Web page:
UNLEASHING POTENTIAL IN STORYCENTRIC COMMUNITIES

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Wise Leaders Rarely Opine

Wise Leaders Rarely Opine

Retired Air Force General Jerry White shared a leadership principle that he practiced over the course of his decorated career: wise leaders seldom express their personal opinions. In light of the post-election unrest in America, our political leaders could have benefited everyone by heeding this advice. Dr. Jerry White is a retired Air Force general, President Emeritus of the Navigators, and a noted author. Once Jerry shared with me an essential lesson from his years of noteworthy leadership: the inherent danger of leaders expressing their personal opinions. He maintains that opining is a privilege that wise leaders use very sparingly in order to better serve all the people they represent. Unfortunately, the presidential candidates and President and Mrs. Obama chose not to spare the public from their personal pontifications about the future potential leaders of the free world. Since the election both President Obama and President-elect Trump have taken on

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Save the Founder’s Mentality

Save the Founder’s Mentality

Founder’s Syndrome If this musing by an organization’s founder on the value of organizational founders seems self-serving, indeed it is. But with the conventional avalanche of driveling complaints I hear and read about “founder’s syndrome,” it’s high time to speak up about the invaluable asset that many organizations forfeit when the founder walks out the door. Examples abound of founders who become a liability to the organizations they labored hard to birth and nurture. They hang on too long. Or they don’t know how to keep their noses out of the successor’s business. Founders whose tenures are long and whose track records are stellar can be particularly annoying when it’s time for a leadership change. Boards, stockholders, and staff are regularly warned of the dangers associated with transitioning founders. We get the message: founders can be a pain! Another angle on Exiting Founders But there’s another angle on exiting founders that

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A Vote For Virtuous Leadership

A Vote For Virtuous Leadership

The pending election for the leader of the free world has been hotly debated. The results will determine directions for our nation and planet in years to come. But this time around, millions of us are more deeply skeptical of our choices. Perhaps it’s because “virtuous leadership” needs more attention in our public discourse. The term “virtues” does not carry much credibility because it sounds like a throwback to the Victorian era. In generations past, leaders spoke of virtues, those beliefs and practices that provided common rules of engagement both in public and private life. These virtues included honesty, humility, fairness, justice, and individual dignity. Although our leaders did not always live up to these benchmarks, at least we agreed on what they were. However, more recently the term “virtues” has been replaced by “values.” Now most leaders prefer to identify values that are distinctive to their particular brand. Behind

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Ordinary Leaders – Extraordinary Leadership

Ordinary Leaders – Extraordinary Leadership

Leadership Practices Inventory Assessment One of the requirements for my post-grad program in organizational leadership was to take an inventory to evaluate my own leadership practices. The results were predictable for an ordinary leader; I scored pretty well in some areas and not as well in others. But in one category my scores tanked! What do I do? I’ll try harder, but odds are not so high that I’ll ever excel in this area when leading others. Is there any hope for those who are led by ordinary leaders to experience extraordinary leadership? The Leadership Practices Inventory Jim Kouzes and Barry Posner have developed an evaluative tool called The Leadership Practices Inventory. This Inventory is arguably the most trusted instrument available to evaluate exemplary leadership practices. It measures a leader’s behavior in five categories: challenging the process, inspiring a shared vision, enabling others to act, modeling the way, and encouraging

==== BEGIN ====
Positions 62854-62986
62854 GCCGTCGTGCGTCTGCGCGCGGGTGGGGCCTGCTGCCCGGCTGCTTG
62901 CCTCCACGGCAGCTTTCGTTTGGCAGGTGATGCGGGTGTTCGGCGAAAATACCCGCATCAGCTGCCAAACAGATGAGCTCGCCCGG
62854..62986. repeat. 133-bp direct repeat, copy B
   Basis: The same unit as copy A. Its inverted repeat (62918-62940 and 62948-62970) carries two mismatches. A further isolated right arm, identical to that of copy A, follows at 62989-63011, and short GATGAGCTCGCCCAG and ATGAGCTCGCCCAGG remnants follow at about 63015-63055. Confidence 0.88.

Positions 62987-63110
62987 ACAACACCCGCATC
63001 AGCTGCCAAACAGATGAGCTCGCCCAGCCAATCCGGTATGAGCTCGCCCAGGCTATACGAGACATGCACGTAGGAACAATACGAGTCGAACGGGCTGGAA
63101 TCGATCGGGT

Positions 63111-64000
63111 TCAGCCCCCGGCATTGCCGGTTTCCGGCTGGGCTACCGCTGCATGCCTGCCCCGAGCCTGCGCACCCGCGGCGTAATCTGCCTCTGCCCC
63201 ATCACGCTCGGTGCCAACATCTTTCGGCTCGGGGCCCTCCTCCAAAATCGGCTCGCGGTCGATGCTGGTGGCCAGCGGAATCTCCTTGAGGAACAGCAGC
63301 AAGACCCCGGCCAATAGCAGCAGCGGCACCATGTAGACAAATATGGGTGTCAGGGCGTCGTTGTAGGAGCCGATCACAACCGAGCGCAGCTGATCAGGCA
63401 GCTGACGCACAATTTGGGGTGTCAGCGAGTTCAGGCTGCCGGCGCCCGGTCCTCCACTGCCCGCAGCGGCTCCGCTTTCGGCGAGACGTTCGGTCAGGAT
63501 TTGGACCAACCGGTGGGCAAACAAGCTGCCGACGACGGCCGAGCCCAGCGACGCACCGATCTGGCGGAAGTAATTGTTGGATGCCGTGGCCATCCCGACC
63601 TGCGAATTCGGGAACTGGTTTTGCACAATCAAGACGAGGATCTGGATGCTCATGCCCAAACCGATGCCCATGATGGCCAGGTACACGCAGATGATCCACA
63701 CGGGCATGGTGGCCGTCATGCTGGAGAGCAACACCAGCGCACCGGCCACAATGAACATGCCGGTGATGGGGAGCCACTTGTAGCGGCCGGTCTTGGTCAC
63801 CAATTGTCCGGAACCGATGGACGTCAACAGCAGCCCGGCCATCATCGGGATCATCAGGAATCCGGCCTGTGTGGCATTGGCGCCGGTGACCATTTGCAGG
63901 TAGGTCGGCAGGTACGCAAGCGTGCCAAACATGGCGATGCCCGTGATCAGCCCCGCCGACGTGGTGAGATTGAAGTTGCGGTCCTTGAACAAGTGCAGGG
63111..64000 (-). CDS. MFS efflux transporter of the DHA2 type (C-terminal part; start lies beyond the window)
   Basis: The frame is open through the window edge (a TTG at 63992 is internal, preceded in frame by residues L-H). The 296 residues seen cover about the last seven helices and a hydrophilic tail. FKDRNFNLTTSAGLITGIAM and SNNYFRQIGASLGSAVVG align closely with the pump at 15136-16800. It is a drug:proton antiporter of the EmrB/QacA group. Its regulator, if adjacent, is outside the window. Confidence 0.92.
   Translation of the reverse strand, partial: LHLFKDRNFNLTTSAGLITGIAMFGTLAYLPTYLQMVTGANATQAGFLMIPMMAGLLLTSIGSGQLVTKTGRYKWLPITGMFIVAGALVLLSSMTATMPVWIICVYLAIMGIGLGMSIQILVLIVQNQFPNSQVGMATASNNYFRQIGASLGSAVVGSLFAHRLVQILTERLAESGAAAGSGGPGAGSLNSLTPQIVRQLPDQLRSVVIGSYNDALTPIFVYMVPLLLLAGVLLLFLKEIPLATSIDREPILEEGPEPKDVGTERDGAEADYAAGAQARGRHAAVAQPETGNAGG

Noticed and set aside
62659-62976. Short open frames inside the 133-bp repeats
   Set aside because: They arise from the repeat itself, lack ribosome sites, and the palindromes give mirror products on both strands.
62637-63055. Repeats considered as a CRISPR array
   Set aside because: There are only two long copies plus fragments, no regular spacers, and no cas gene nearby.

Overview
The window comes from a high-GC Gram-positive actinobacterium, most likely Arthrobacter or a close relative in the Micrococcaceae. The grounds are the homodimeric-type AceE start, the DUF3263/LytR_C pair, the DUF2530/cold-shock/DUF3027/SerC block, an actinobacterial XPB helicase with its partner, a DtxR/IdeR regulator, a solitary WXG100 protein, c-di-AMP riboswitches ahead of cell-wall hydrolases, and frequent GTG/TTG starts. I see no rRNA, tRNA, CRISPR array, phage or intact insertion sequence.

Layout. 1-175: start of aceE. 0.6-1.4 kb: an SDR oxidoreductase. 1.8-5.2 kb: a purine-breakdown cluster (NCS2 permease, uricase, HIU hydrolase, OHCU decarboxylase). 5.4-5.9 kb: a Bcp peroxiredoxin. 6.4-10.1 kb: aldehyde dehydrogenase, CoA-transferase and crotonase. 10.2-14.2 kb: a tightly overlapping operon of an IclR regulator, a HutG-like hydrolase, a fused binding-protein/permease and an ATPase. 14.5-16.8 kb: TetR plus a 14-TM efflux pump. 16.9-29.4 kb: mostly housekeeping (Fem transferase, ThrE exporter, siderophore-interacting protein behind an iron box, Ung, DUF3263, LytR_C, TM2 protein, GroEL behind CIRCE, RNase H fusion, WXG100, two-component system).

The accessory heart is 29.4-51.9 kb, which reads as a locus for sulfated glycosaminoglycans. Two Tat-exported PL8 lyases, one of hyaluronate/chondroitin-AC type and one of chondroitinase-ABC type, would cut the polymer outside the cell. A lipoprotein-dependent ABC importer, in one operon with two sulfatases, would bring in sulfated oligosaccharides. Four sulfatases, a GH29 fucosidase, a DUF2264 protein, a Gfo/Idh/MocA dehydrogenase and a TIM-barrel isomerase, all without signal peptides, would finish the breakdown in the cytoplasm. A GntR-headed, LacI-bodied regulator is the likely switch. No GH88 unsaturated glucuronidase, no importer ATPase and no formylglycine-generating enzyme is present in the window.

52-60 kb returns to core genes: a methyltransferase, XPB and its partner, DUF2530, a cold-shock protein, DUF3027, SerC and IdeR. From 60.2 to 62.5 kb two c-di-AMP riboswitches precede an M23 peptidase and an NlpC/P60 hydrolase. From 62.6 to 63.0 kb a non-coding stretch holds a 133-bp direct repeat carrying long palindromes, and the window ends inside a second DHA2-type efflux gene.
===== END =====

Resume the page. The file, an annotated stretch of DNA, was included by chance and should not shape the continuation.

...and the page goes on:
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Challenge Your Tribe

Challenge Your Tribe

Over the past forty years Americans have increasingly sorted themselves into communities of closely like-minded people: churches, volunteer groups, clubs, lobbies, and political parties. The result is a polarization that has transformed our historic preference for civil discourse into a vast echo chamber of hostile assault. We desperately need leaders who are persuadable, and can help challenge others in their own tribe. As far back as we know, people have belonged to tribes. This is how the human race survived; our tribes protect us, provide stability and predictability within community, and help us interpret reality.  It’s why we tend to be a part of tribes today. We didn’t consciously choose many of our tribe’s beliefs and positions. We adopted those beliefs, not through careful analysis, but mainly because it was normal and acceptable within our tribe. To illustrate, I grew up in North Carolina where collegiate basketball stars like Larry

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Much Practice Does Not Make a Perfect Leader

Much Practice Does Not Make a Perfect Leader

What does it take to become an expert? A popular writer cites the “10,000-hour rule.” According to this rule, if you practice for 10,000 hours, you will become an expert. But this rule is an oversimplification of important research: in fields as diverse as music, math, and leadership, deliberate practice is the only kind of practice that promises to produce excellence. 10,000 Hour Rule In his best-selling book Outliers, Malcolm Gladwell cited studies on expert violinists to promote the “10,000-hour rule.” He used Mozart as a prime example. Mozart learned to play at the age of four. Despite his musical genius – both as a performer and a composer – he practiced for thousands of hours to cultivate his art while other boys played with toy soldiers. So Gladwell does get the general concept correctly. To become an expert in any discipline – even for those with latent talent –